Sony caused a major stir in the photographic world when it introduced the 24MP Alpha A7 and 36MP Alpha A7R, because they were the first mirrorless cameras to have full-frame sensors – the same size as a 35mm film frame.
[Update: the Alpha A7 II has since been replaced by the Alpha A7 III - one of our favorite cameras right now. There's a number of improvements on the new model, with an all-new sensor and highly sophisticated 693-point AF system, while handling and performance has been improved also. However, the Alpha A7 II is still a great buy and can be found at heavily discounted prices, making it a very tempting proposition.]
What's more, these two cameras (subsequently joined by the 12MP Sony Alpha A7S) are incredibly small for full-frame cameras, not too dissimilar in size to the Micro Four Thirds Olympus OM-D E-M1, and offer a similar level of control.
Now Sony has created new waves of excitement by introducing an update to the A7 in the guise of the Alpha A7 II. However, some may feel that changes are rather small as, like the vast majority of the new camera's components, the sensor is the same full-frame (35.8 x 23.9mm) 24MP Exmor CMOS device as is used in the original Alpha A7.
- Features in-body image stabilization
- 2.4-million electronic viewfinder
- Full HD video, not 4K capture
The biggest news about the Alpha A7 II is that it's Sony's first full-frame compact system camera to feature in-body stabilisation. This means that the sensor can move to correct for accidental camera movements during the exposure. This 5-axis in-camera image stabilization may be unlikely to tempt existing A7 users to upgrade, but it does make the new camera more attractive than the older model to new buyers.
Sensor: 24.3MP full-frame CMOS
Lens mount: Sony FE
Screen: 3.0-inch tilt-angle, 1,228,000 dots
Burst shooting: 5fps
Autofocus: 117-point AF
Video: Full HD 1080p
Connectivity: Wi-Fi and NFC
Battery life: 350 shots
The stabilization corrects X and Y axis movements as well as pitch, roll and yaw for both still and movie recording. When a stabilised Sony lens is used on the camera the two systems combine to give optimised performance, choosing the best one to use for the focal length and each type of correction. The stabilization effect is optimised, but not cumulative, as one or the other system is used, not both.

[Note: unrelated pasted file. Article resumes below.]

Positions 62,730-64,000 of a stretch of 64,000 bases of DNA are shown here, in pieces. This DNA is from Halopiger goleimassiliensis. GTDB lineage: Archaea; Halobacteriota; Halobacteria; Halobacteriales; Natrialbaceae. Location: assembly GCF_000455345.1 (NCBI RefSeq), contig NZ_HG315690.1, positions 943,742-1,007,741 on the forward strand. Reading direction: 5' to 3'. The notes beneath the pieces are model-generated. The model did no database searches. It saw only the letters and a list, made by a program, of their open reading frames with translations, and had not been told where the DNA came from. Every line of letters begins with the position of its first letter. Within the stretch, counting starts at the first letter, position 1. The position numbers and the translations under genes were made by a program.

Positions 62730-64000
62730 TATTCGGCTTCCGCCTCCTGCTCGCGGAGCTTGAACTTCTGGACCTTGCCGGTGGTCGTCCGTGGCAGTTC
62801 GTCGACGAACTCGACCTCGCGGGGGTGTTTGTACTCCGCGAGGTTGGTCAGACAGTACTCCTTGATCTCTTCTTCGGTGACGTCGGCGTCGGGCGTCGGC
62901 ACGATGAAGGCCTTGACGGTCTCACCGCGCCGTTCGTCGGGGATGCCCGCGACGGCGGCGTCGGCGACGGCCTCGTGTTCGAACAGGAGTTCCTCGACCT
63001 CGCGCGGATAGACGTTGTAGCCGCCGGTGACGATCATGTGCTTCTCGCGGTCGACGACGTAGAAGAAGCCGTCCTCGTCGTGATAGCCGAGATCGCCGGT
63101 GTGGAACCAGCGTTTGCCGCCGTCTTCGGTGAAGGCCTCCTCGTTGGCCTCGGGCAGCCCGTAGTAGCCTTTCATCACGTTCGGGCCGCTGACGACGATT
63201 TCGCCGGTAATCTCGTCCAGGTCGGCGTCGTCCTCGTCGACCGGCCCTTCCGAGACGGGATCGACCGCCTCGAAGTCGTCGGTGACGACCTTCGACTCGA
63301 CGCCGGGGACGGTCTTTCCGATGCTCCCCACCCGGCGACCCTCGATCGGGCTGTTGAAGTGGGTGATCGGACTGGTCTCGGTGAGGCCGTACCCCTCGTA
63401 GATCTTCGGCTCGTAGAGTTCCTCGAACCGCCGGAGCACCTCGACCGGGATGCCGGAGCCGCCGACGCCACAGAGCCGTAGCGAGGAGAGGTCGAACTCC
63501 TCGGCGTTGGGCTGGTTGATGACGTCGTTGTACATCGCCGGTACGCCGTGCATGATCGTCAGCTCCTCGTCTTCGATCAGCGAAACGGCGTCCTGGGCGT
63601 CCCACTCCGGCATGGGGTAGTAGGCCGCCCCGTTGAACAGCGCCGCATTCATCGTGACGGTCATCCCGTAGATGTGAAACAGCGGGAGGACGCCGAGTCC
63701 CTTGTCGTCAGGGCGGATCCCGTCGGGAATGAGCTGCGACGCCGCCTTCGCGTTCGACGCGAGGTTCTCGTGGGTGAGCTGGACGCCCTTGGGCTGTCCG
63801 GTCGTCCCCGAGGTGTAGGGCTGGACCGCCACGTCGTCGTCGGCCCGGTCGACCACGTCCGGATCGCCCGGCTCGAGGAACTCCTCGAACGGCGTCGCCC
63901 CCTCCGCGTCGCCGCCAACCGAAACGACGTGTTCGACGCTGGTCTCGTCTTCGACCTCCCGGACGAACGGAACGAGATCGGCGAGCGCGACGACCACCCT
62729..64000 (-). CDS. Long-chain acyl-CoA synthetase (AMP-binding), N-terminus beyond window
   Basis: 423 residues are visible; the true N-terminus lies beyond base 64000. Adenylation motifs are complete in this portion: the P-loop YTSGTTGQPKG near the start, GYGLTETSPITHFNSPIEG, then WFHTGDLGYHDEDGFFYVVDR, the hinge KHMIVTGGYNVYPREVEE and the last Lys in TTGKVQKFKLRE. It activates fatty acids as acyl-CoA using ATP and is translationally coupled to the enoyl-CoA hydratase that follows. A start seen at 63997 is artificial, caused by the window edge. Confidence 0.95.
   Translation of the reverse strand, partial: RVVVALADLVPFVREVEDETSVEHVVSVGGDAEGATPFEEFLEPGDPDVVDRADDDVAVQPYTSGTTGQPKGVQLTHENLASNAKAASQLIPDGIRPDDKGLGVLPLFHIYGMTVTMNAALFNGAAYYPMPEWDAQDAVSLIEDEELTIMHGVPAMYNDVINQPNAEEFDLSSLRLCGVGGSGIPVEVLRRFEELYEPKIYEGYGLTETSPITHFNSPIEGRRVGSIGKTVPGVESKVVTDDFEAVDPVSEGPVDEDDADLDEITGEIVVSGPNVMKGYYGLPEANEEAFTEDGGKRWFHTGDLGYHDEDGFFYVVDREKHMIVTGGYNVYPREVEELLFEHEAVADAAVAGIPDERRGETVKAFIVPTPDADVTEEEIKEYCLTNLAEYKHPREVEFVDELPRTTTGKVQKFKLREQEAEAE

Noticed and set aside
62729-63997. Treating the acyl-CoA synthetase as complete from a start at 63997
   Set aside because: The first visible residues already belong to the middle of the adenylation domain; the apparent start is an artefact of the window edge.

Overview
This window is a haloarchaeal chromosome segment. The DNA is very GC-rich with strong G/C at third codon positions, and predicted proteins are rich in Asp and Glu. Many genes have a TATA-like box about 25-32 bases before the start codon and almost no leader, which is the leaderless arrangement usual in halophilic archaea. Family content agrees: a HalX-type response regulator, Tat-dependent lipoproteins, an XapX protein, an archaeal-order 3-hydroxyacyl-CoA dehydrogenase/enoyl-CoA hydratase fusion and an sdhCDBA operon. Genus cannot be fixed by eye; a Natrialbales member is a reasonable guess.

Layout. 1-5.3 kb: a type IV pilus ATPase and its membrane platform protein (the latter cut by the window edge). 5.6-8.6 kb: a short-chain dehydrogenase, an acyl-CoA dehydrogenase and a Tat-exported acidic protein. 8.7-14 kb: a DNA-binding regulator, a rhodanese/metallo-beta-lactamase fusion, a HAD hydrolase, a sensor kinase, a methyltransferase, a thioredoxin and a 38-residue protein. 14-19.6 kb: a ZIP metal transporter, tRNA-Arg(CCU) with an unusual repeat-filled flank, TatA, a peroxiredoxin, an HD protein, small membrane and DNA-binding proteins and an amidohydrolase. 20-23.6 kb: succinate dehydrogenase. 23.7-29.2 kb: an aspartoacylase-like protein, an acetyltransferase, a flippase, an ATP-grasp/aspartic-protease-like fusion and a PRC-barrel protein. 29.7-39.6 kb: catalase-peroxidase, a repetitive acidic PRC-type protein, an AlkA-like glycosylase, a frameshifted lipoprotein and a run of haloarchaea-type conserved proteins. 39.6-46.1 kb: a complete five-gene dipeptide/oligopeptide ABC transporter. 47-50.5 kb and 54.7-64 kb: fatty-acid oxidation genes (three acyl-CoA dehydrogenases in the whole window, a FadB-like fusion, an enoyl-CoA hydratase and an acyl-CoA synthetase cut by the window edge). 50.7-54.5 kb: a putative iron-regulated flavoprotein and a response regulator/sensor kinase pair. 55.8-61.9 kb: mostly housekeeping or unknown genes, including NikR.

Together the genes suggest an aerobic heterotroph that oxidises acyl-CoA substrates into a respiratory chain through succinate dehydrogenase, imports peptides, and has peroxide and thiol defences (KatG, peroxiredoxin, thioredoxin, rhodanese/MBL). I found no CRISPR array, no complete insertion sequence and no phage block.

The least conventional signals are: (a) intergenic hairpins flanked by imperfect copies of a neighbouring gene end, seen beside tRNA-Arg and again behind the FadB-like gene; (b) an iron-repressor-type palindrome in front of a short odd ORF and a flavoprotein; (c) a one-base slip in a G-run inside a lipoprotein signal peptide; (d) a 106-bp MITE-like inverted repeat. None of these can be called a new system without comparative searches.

Helpfully, those using older (or third party) lenses that cannot communicate with the camera can input the focal length manually to use the in-camera stabilization system.
It's probably worth reminding ourselves at this point that the Sony A7 series uses Sony's E-mount. This means that these full-frame cameras can accept both full-frame and APS-C format E-mount lenses, but the image size is reduced when APS-C lenses are used. Alpha mount optics made for Sony's DSLRs and SLT cameras can be used via an adaptor. There are also adaptors available to allow Canon and Nikon lenses to be used.
Sony has also given the Alpha A7 II some of the video features of the A7S. For example, it can now record in the XAVC S, AVCHD or MP4 format. Plus, there's simultaneous dual format recording in MP4 and XAVC S or MP4 and AVCHD format to provide an easy format for sharing along with data-rich footage for editing.
In addition, Picture Profiles offer the ability set the Gamma to Sony's S-Log2 for reduced contrast and greater dynamic range, plus the Time Code feature helps with scene identification and footage syncing from multiple cameras. You can also attach an XLR microphone via an adaptor.
On the still images side, the Sony Alpha A7 II supports uncompressed 14-Bit raw image capture. This feature came later into the camera's life by way of the firmware 2.0 update that released on November 18. Before it, the Sony Alpha A7S II and A7R II both supported uncompressed raw shooting.
Other specification highlights of the Alpha A7 II include a sensitivity range of ISO 50–25,600, a 0.5-inch 2.4-million dot electronic viewfinder (EVF), a tilt-angle 3-inch 1,228,800-dot LCD screen, a claimed battery life of 350 shots, built-in Wi-Fi connectivity, Near Field Communication (NFC) technology, a maximum continuous shooting rate of 5fps and a standard shape hotshoe with extra contacts to connect accessories like the microphone adaptor mentioned earlier.